The most important tenet of Winn's argument is that it is the experience itself-not the content-of television viewing that inflicts harm on a child's developing mind and personality. It's not what they watch; it's that they are watching at all. And it's not even so much that they are watching; it's what they are not doing instead.
Winn discredits the commonly accepted theory that violence on television has been a prime cause of the skyrocketing rate of violent crime in contemporary society. Television is indeed the culprit, she agrees-not because of what the kids are exposed to, but because of the opportunities they're missing to interact with real people in real-life situations, where developing skills in communication and self-expression can offer alternatives to acting out aggression.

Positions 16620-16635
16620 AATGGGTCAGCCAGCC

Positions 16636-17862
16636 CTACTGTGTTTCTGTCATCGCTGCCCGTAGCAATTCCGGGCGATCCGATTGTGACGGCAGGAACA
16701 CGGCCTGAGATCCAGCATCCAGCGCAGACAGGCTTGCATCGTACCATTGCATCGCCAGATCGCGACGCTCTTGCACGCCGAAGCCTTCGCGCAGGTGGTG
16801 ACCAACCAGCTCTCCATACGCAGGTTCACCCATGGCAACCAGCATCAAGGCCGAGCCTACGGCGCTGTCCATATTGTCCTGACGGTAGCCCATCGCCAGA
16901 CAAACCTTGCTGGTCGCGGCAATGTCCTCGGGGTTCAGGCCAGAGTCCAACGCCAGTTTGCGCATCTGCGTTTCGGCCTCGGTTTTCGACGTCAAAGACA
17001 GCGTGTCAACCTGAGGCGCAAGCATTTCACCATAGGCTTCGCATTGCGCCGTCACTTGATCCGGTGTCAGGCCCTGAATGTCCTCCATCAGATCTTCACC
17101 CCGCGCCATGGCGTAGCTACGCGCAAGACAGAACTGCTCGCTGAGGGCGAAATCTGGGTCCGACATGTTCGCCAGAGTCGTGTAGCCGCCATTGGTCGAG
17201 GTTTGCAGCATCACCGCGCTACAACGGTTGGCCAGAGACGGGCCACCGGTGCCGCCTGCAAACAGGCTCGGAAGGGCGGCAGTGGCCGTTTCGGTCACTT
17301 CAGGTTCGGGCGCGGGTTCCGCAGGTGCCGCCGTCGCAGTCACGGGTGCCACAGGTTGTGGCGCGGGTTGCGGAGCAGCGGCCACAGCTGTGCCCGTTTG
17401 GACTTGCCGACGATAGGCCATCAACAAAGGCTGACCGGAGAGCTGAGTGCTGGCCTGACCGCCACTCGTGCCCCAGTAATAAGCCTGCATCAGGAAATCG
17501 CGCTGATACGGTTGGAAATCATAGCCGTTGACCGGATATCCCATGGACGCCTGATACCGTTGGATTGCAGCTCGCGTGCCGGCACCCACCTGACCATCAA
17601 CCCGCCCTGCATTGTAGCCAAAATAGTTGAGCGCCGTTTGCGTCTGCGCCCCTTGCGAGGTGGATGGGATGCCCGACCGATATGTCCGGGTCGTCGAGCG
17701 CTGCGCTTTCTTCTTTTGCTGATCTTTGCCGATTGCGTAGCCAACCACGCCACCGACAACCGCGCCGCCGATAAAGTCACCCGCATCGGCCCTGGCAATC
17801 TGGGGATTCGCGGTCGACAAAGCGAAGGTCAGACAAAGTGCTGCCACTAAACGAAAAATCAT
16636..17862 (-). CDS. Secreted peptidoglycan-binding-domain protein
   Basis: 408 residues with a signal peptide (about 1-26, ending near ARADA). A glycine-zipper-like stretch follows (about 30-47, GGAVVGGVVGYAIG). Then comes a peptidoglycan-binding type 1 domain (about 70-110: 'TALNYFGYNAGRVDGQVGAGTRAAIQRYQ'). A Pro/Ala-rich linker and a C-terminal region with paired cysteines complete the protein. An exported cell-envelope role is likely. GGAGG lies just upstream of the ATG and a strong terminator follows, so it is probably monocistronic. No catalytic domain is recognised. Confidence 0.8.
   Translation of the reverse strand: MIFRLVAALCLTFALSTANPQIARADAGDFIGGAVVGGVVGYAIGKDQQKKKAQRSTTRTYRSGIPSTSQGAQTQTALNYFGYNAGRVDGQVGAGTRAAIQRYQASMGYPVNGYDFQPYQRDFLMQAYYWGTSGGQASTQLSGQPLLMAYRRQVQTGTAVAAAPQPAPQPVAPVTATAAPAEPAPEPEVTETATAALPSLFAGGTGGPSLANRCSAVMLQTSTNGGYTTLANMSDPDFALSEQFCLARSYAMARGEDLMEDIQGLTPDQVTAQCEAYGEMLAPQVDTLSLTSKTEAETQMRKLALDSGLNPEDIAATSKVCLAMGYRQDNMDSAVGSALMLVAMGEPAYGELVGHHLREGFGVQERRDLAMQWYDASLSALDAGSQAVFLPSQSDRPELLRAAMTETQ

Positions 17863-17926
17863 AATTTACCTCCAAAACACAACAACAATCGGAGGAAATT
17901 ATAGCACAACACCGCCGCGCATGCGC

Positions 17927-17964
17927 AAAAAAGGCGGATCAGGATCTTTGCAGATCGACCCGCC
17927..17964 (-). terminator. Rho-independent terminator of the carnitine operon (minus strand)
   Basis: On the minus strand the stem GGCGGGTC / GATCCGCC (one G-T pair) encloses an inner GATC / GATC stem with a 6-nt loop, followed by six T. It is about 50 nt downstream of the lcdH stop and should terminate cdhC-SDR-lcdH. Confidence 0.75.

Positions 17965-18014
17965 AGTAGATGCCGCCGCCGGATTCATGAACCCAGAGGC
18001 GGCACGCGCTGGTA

Parents have always sought relief from the rigors of raising young children. There was a time when it was not uncommon to dose the tots with laudanum or gin, just to get a break. Now we think that's unconscionable. And while we don't feel exactly great about letting them veg in front of a video, how on earth will we be able to cook dinner or make a few phone calls if we don't?
Winn understands, and she sympathizes with today's overstressed, multi-tasking parent. She just wants us to understand what our convenience is costing our children, in terms of lowered reading scores, fractured attention spans, reduced creativity, increased anxiety, diminished self-confidence, weakened analytic skills, and impaired autonomy. Not to mention (and she doesn't) that they're all getting fat. Kristin Gehring